How Does a Mechanical Float Valve Work?

Written by richard rowe
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How Does a Mechanical Float Valve Work?
Replacing a ballcock valve takes less than an hour if you have the right tools. (Jupiterimages/ Images)

Mechanical float valves -- "ballcock" valves -- are one of the very few moving components in your toilet, and are the only ones likely to break over time. While they may look a bit complicated, the ballcock assembly is actually fairly simple in terms of both form and function.

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Purpose and Location

When you flush a toilets, the water inside its tank drains out through a rubber flapper valve in the bottom and into the bowl. As the water level drops, the ballcock valve opens and allows water to flow from the water supply into the toilet. The ballcock valve has two openings: one on the back that feeds into the toilet tank and another that pokes down into the drain hole below the flapper valve. This second port (the overflow tube) sends a slow stream of water over the walls of the toilet bowl to wash them while the toilet tank fills.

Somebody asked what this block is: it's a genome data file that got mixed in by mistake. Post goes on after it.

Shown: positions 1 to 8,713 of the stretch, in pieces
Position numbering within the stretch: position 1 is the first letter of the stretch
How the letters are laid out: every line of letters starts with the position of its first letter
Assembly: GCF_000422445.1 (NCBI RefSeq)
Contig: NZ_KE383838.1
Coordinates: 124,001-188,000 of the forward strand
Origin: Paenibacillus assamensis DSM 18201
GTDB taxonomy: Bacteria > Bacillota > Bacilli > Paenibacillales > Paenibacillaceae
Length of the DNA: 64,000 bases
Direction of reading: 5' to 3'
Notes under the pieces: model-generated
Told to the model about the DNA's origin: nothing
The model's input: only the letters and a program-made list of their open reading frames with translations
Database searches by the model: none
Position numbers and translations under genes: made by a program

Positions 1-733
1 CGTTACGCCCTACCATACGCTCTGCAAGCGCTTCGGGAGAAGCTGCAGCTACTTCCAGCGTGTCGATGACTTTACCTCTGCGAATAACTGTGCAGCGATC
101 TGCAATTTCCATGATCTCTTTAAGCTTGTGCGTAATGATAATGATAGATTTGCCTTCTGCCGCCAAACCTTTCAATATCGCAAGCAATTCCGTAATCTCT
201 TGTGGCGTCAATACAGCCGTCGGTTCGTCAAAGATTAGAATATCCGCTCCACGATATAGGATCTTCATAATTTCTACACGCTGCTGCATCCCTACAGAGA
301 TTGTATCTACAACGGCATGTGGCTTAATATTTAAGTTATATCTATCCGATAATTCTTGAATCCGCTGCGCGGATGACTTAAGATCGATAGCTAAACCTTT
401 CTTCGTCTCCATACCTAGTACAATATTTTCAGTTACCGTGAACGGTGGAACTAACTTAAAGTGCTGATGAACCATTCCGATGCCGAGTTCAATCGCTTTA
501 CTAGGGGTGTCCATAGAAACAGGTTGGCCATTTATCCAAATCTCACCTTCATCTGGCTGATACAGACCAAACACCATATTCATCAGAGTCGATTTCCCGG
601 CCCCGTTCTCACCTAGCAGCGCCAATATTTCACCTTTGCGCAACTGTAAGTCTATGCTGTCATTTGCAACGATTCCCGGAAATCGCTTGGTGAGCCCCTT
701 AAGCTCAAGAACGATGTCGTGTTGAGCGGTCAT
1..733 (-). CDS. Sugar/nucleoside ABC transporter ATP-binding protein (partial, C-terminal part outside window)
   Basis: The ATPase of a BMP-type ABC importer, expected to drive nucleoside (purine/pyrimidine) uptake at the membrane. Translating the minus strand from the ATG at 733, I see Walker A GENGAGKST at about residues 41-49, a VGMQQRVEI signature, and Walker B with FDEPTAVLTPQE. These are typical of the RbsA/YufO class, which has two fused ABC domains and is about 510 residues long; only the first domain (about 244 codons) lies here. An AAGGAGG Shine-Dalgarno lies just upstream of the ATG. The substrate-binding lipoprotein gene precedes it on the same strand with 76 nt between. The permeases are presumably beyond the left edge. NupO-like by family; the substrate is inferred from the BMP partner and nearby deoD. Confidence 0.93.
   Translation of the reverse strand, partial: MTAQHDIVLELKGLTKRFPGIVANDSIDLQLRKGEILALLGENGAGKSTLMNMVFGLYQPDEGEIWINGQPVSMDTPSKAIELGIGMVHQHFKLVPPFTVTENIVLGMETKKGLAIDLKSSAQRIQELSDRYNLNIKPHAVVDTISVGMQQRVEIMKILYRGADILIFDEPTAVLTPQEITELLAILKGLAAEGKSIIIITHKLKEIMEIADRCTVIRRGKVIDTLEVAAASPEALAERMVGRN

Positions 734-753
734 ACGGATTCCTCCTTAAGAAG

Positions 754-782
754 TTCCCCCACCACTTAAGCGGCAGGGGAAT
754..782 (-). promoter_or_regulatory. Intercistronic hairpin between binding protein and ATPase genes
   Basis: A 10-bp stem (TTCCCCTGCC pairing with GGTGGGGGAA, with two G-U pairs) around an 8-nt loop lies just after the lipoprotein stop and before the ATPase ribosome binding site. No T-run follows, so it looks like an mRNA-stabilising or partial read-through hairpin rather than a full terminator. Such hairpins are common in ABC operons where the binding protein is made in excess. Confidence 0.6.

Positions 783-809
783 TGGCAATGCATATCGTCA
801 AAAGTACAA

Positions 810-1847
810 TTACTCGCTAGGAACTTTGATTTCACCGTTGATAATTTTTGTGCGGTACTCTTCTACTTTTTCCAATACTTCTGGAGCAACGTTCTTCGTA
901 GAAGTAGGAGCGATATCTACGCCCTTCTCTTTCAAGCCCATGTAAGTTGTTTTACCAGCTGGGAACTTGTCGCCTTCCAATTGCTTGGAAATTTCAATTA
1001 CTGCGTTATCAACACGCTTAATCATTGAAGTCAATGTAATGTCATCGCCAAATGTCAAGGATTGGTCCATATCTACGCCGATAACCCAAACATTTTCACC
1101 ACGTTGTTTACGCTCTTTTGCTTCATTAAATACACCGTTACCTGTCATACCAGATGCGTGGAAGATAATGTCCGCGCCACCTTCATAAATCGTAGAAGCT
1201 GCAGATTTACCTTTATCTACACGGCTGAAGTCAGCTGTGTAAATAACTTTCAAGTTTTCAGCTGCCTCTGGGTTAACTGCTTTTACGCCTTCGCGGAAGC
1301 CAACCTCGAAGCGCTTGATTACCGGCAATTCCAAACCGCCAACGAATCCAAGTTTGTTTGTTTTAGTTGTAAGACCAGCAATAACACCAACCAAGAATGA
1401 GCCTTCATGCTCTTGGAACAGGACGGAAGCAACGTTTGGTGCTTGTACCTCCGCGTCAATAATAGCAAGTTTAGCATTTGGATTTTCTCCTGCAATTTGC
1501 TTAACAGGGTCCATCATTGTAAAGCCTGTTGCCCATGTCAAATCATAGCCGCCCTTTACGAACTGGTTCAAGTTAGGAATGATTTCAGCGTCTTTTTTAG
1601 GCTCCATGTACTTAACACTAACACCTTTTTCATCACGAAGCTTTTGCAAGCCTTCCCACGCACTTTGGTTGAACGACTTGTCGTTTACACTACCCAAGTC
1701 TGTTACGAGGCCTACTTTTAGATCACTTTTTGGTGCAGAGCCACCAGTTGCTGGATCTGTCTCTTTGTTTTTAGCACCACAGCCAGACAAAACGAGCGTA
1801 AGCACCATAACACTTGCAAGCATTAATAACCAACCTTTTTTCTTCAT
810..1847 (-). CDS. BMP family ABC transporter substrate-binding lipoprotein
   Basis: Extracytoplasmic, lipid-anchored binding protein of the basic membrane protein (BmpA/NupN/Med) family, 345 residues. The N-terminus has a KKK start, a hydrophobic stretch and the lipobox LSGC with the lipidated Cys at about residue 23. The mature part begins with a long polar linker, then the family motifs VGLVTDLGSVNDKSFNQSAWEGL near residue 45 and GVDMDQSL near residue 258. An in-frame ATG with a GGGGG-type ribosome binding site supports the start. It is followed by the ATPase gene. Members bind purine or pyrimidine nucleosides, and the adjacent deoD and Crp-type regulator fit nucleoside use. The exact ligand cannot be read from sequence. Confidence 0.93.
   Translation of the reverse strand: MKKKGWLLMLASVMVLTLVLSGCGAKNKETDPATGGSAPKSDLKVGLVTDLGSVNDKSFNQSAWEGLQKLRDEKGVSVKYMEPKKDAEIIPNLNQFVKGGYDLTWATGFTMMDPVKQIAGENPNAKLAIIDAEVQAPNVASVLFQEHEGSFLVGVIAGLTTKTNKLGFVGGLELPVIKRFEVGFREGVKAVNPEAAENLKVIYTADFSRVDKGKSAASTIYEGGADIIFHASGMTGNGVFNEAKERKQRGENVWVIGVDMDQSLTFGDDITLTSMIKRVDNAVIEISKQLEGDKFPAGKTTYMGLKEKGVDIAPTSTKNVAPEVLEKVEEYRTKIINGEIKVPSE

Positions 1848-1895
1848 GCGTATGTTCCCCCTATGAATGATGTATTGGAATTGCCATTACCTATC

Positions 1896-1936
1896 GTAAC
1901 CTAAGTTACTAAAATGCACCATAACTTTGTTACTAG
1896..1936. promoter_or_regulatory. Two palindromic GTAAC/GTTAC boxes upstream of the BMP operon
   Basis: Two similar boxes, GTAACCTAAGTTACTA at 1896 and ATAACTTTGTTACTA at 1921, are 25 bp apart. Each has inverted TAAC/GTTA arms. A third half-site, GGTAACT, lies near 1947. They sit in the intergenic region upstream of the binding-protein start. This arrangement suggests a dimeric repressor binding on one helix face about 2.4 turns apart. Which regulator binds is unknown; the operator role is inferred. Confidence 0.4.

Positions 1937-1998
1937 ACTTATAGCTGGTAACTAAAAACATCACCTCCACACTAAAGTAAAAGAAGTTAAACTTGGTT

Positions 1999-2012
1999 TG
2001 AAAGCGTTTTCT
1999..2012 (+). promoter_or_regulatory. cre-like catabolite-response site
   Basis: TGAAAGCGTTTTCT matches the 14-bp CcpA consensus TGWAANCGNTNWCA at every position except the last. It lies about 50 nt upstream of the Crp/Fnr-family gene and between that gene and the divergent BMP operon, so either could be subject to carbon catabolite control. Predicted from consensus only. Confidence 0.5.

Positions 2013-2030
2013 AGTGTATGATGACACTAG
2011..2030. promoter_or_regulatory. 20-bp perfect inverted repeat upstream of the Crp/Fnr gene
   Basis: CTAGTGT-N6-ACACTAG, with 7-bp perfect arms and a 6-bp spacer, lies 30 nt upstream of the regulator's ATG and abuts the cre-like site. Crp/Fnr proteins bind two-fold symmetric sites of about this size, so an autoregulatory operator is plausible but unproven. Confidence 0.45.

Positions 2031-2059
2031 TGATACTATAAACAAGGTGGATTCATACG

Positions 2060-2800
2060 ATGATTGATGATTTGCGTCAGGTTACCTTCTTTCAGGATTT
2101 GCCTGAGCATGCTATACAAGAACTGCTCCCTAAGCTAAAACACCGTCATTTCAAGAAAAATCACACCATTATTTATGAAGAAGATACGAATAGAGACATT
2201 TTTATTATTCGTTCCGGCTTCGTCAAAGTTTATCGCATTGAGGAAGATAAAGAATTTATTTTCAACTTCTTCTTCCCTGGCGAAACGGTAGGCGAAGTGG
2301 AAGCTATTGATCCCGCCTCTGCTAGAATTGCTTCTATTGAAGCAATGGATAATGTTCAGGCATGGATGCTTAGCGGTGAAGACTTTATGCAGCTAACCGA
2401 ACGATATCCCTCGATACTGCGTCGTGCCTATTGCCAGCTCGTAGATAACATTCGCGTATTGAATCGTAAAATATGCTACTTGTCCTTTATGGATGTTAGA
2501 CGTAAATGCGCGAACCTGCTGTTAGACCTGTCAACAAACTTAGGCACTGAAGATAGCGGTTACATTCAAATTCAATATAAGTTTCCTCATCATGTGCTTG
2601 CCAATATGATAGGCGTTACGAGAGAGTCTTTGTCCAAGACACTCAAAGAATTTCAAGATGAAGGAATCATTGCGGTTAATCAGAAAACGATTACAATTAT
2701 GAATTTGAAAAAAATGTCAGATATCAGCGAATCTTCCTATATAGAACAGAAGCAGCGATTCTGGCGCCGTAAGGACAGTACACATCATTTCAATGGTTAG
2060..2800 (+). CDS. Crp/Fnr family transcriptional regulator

Both plunger-type and float-cup ballcock valves use a float to sense the water level. When the tank is full of water, the valve's float rises and pushes down on a lever arm in the top of the valve. This lever arm pushes the valve shut and keeps water from flowing into the tank. Once the float drops, the lever arm releases and the actuator pops up, thus allowing water to flow into the tank.


Plunger-type and float-cup ballcock valves differ only in the location of the float mechanism. The plunger-type consists of an air-filled rubber, plastic or foam ball attached to a long rod. The rod attaches to a pivot; a shorter section of rod on the rod goes down when the float side goes up, thus pushing the water valve's actuator rod shut. A float-cup type works the same way, but its doughnut-shaped float rides around the fill-tube "tower" instead of hanging off the end of a rod.

Failure and Repair

Running toilets are a common household failure, and it usually comes down to either a hung-open flapper valve or a maladjusted float. If your plunger-type ballcock won't shut off, bend the float rod downward toward the water. Cup-floats typically have an adjuster on the valve body. Replacing the ballcock assembly is fairly easy; you need only shut off the water supply, remove the valve nut from the bottom of the tank and replace the valve with a new cone washer.

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